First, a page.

How to make a dress sleeveless

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I found a dress at the thrift store the other day that was brand new (still had the tags) and was in a really nice rayon fabric in a beautiful color. I tried it on and it fit, but I wasn’t thrilled about the sleeves. It had some serious prairie vibes. I’ve gotten rid of sleeves before, though, so I went ahead and bought it.

I’ve used this technique for making a dress or shirt sleeveless many times in the past and it always works like a champ, so I thought I’d photograph the process and make a tutorial for you here.

How to remove sleeves sewing tutorial

This method is super easy! So without further ado:

How to make a dress sleeveless

First, roughly cut off the sleeve, leaving a couple of inches of fabric.

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Next, IF you have a serger, use it to serge off the excess sleeve about 5/8” from the seam line. If you do NOT have a serger, carefully measure and trim off the excess, measuring 5/8” from the seam line. Then, use a zig zag stitch to finish that edge (if your fabric is a knit, you don’t need to zig zag it because it won’t fray).

I use the left side of my serger’s presser foot as a guide and run the sleeve’s seam line right along it.

How to make a shirt or dress sleeveless

So now you have this. You’re going to use that little piece of sleeve as a facing by turning it to the inside right on the seam line and top stitch it into place, 3/8” from the edge.

How to take the sleeves off a dress

That’s it! Give it a good press and you’re done.

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In the spirit of full disclosure, I still didn’t feel this dress was super flattering on me (pro tip: if you wonder if something looks good on you, try getting good pictures of yourself in it. If it’s super hard to get a good angle, there’s your answer, ha!) I’m slightly too busty for this style and the ruched waistline was hitting me more like a babydoll dress, making me look pregnant from every angle. Second, it came with a polyester knit lining and I will never understand why brands choose to put a completely unbreathable lining into a beautifully breathable garment. It felt stuffy.

But, it’s okay because I had a plan B all along. I went ahead and cut the bodice off the skirt just over the ruching, finished the top edge above the elastic, ditched the lining altogether and now I have a perfect summer skirt!

Dress into skirt hack

(My shoes are White Mountain footbeds). I love this much more as a skirt, but I still thought it was worth sharing the sleeve tutorial. I hope it’s helpful for some of you!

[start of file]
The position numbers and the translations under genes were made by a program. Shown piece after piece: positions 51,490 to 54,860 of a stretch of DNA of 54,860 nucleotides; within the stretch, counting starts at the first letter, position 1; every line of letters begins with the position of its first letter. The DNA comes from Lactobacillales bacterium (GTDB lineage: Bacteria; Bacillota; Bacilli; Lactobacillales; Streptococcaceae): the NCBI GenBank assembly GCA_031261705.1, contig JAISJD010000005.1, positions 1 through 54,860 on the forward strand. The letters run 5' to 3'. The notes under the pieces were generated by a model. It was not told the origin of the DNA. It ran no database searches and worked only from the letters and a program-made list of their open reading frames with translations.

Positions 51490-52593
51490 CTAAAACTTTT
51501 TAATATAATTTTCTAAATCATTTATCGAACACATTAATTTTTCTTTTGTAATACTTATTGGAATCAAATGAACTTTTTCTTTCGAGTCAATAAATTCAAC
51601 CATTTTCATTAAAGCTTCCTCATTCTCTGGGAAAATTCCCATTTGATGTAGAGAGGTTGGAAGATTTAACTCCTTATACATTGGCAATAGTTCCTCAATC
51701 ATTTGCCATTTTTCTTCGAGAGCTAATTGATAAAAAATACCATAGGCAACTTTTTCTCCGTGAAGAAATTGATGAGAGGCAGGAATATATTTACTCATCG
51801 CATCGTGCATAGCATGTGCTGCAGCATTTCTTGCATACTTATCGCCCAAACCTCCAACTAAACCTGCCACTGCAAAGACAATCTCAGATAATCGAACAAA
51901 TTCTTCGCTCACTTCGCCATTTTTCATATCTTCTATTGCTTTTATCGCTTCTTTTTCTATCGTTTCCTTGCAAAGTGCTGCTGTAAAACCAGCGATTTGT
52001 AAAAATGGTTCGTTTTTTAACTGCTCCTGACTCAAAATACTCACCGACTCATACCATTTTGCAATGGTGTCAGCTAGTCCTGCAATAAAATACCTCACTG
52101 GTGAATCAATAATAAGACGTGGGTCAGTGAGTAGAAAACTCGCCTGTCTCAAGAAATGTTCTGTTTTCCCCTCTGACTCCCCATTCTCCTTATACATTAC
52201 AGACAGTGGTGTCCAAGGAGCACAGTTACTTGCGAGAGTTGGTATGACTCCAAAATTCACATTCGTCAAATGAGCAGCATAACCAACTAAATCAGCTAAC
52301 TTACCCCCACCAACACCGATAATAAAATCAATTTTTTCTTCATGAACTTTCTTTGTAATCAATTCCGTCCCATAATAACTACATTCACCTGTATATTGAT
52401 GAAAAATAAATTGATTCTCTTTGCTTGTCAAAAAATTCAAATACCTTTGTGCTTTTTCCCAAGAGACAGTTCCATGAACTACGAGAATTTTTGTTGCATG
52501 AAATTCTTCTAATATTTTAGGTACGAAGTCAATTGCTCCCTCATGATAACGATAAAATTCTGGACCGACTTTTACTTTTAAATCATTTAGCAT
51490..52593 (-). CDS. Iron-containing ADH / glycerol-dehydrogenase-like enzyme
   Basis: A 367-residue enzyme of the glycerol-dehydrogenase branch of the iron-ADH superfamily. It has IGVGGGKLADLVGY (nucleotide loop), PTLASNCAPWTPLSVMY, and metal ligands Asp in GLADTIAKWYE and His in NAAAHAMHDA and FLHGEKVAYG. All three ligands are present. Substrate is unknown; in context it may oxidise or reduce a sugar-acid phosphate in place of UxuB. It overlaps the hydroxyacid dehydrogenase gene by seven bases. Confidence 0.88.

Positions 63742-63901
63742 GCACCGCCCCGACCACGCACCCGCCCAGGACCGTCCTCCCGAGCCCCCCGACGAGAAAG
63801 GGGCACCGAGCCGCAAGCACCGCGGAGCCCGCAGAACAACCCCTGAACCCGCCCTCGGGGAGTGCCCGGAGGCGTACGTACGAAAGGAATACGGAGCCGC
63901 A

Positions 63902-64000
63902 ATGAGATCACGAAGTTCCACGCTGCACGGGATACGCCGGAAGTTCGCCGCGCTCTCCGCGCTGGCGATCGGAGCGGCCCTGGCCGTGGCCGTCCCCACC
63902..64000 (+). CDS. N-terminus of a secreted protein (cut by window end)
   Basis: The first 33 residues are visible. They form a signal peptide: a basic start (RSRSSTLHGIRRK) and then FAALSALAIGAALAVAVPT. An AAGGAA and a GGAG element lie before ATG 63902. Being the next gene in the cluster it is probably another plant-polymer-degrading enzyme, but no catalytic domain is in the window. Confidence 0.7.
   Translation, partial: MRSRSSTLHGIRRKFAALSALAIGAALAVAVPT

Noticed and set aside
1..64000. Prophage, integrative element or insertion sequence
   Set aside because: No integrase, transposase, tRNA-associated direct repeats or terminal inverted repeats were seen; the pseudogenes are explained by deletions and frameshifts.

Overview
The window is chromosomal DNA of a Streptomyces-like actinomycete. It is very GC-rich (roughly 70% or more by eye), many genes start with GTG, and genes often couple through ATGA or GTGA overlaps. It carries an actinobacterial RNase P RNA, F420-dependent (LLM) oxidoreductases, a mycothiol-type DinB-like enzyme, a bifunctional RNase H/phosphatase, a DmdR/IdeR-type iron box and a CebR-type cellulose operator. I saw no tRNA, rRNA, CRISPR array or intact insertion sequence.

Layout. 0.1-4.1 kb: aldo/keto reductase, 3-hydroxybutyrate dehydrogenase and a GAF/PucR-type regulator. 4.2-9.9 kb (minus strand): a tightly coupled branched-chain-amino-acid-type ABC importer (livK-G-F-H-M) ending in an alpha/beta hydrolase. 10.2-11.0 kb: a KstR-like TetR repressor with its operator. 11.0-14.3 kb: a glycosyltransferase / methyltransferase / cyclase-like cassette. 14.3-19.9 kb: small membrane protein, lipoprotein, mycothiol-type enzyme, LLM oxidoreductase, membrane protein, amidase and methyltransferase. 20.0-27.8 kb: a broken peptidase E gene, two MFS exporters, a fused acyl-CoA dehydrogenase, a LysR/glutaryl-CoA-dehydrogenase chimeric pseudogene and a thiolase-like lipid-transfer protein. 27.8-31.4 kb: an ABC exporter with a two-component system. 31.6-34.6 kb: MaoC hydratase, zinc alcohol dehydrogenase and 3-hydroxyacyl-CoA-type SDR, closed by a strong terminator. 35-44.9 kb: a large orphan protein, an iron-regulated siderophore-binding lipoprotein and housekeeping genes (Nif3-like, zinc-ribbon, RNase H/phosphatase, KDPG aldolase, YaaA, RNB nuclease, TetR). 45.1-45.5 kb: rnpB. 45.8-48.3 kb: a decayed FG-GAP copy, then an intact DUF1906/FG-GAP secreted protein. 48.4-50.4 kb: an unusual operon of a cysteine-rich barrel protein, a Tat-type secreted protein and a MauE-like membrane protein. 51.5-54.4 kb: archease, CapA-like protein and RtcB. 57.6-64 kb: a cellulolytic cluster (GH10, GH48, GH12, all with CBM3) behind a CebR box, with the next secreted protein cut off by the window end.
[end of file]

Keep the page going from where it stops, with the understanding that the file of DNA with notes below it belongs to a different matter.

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70's Wrap Skirt

This post may contain affiliate links, which means that while I am not paid to promote certain items, I will earn a small commission should you purchase items through these links.  For more info, see my disclosure policy.

Last summer Casey and I were in Canyon City, CO and went to the BEST thrift store ever. Does anyone else visit thrift shops everywhere they go? It was there I picked up a vintage 70’s pattern for a wrap skirt. Then, in Denver last month I bought a fabric I knew would be perfect for this pattern. I was so excited when the result matched my vision!

Wrap Skirt

Below is a photo of what the pattern looks like. Check out the price! Haha. Vintage patterns typically came in just one size per envelope, you can see this one is size 16, which is larger than I usually make, but being a wrap skirt, I thought it would be fine and it was. (Read my post about making sense of pattern sizing here). This skirt actually even fits my girls, so they want to borrow it, of course. They tend to look offended when I make myself something they like for themselves, ha!

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I feel like a wrap skirt is one of those things that has always been and always will be in style. Obviously you can’t go out and pick up this pattern unless you look for it on Etsy, of course. But there are other wrap skirt patterns you can use instead. Below is the most similar I could find and while it’s out of print, you can still get it on Amazon!

Ooh and here’s a current Burda pattern that is also similar.

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I think I may use this pattern again, I like the non-wrap version also, although I may have to grade down the sizing on that one. I have lots more summer sewing plans, I’ve actually made a handful of things already, I’m just behind on blogging them!

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